Ninja Gaiden deserves next-gen tune up

Ninja Gaiden deserves next-gen tune up 1

No matter how hard Team Ninja boss Yosuke Hayashi pushes Yaiba: Ninja Gaiden Z for the PlayStation 3 and Xbox 360 after revealing a next-gen title is in the works, a new, and true-to-the-series Ninja Gaiden game is something fans of the series deserve.

“Please look forward to this ridiculous ‘zombie x ninja’ game,” Hayashi said in an interview with Dengeki Online. Is it going to be that bad? Probably not. There’s an admirable chance the game is going to be decent at least. Gameplay footage has so far indicated the intense, fast-paced action the hack n’ slash series is known for is there. The added “please,” however from Hayashi is a clear sign that fans who played Ninja Gaiden games of the past are in for something quite different. This is old news however, and the promise of a next-gen title coming from Team Ninja is exciting.

Ninja Gaiden on the original Xbox was arguably the best, certainly one of the best, games on that console. A long story mode, which offered some minimal exploration, was complemented with a steady frame rate and gorgeous, gore-tastic visuals. It pushed the system to new levels of technical superiority, and established an audience who reveled in the game’s hardcore difficulty.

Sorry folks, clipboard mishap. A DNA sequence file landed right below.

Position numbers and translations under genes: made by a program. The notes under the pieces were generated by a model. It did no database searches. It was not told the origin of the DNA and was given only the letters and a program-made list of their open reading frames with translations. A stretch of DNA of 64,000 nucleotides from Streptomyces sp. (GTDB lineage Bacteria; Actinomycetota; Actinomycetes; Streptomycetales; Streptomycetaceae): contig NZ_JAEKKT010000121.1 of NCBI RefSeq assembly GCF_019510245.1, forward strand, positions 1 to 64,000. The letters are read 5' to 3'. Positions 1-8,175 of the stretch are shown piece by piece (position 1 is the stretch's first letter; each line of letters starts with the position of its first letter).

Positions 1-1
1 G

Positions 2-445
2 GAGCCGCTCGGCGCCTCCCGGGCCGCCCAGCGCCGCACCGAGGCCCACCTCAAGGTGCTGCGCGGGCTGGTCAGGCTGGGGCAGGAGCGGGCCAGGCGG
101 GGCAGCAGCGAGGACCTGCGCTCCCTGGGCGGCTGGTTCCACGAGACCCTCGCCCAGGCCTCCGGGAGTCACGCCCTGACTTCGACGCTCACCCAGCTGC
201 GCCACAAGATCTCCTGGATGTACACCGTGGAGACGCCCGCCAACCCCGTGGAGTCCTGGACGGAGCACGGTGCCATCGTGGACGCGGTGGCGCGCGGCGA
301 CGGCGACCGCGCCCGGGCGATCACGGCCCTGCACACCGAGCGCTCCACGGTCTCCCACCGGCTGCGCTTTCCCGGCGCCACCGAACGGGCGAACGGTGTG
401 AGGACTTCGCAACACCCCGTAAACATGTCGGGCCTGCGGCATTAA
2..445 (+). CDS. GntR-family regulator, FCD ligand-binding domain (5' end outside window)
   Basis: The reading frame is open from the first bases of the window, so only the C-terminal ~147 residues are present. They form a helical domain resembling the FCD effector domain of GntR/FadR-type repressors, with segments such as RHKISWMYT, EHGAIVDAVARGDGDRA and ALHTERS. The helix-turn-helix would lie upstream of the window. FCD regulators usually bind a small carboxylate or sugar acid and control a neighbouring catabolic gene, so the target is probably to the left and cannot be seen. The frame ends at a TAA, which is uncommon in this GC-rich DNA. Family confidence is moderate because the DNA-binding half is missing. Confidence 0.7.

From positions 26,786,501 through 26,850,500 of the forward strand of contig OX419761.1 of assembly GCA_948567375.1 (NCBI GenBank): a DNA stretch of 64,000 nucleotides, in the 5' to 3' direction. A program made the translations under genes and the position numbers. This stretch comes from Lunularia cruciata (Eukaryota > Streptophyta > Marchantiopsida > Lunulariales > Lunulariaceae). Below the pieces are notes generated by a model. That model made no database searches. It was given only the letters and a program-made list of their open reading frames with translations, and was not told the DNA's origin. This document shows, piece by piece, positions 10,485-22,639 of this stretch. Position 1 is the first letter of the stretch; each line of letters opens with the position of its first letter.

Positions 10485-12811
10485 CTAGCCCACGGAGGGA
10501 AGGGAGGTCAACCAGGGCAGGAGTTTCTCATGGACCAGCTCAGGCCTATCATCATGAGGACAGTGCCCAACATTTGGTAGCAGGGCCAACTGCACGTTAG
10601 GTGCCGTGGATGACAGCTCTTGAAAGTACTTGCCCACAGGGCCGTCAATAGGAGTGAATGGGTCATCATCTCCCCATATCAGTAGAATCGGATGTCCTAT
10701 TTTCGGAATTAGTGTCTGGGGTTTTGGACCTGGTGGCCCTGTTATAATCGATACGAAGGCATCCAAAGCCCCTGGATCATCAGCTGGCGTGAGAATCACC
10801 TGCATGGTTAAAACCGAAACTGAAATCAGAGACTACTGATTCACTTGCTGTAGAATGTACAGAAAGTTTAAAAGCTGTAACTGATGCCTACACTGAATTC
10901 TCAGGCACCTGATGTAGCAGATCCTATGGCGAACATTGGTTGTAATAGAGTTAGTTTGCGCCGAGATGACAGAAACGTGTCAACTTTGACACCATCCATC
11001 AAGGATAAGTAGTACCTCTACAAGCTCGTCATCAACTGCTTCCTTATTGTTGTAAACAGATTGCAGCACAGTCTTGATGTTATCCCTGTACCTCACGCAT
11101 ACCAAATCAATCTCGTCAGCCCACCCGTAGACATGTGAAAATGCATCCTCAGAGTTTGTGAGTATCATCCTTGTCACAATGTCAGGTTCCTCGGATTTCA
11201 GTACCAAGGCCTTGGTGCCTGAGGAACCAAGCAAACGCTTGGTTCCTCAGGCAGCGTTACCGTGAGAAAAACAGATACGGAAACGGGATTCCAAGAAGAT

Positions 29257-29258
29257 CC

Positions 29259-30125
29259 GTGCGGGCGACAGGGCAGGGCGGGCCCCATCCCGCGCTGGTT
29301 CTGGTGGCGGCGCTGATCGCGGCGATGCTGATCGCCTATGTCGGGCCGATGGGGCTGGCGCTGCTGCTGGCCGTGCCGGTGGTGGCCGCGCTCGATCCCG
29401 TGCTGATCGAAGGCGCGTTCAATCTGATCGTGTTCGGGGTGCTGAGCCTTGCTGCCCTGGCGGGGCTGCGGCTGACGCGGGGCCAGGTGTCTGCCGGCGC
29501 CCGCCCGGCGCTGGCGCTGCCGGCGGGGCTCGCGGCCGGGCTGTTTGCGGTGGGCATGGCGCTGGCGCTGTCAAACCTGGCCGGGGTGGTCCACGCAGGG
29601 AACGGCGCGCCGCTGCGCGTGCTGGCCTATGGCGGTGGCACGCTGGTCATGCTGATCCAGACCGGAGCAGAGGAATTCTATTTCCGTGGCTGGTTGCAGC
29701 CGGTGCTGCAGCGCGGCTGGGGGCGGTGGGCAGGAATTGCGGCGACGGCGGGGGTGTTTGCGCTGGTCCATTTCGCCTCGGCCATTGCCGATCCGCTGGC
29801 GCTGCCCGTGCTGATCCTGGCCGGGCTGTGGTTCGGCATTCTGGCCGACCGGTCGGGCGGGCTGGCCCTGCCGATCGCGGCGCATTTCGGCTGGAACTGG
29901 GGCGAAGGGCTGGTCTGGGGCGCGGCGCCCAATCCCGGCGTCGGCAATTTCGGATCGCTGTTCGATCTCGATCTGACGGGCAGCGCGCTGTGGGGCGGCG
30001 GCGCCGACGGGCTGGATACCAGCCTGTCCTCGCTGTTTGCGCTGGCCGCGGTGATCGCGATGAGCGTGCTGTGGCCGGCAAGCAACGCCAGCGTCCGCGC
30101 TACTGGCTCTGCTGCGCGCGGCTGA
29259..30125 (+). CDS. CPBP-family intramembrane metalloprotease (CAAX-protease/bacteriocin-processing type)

The transition to the Xbox 360 and PS3 was admirable, but not exactly a meaningful leap forward. Ninja Gaiden Sigma, which came out on the PS3, was an excellent remake of the original Xbox counterpart. Ninja Gaiden 2, which initially released on the Xbox 360, was insanely fun, but once again, didn’t take that leap forward from the original Xbox, simply offering us shinier visuals, and more weapons to choose from. Without a doubt, it was a game worth purchasing, and it was a solid exclusive action game for the Xbox 360 at the time. (The PS3 got an expanded version of the game a few months later). There was also Ninja Gaiden 3, which received an emphatic ‘meh’ from most consumers.

A true, next-gen Ninja Gaiden experience on the PlayStation 4 is a must. Aside from a graphical upgrade – something the series really needs – a game with multiple objectives, a bigger world, and a vast array of weapons are aspects of Ninja Gaiden that could be greatly expanded on the PS4. Team Ninja should look at what made Ninja Gaiden on the original Xbox great, like the intertwined game world, which cleverly weaved the Vigoor empire together, and combine that with the ridiculous action Ninja Gaiden 2 offered. Throw in a story that at least makes partial sense and allows Ryu, or some badass ninja who doesn’t talk too much, take on a bunch of tough-as-nails bosses.

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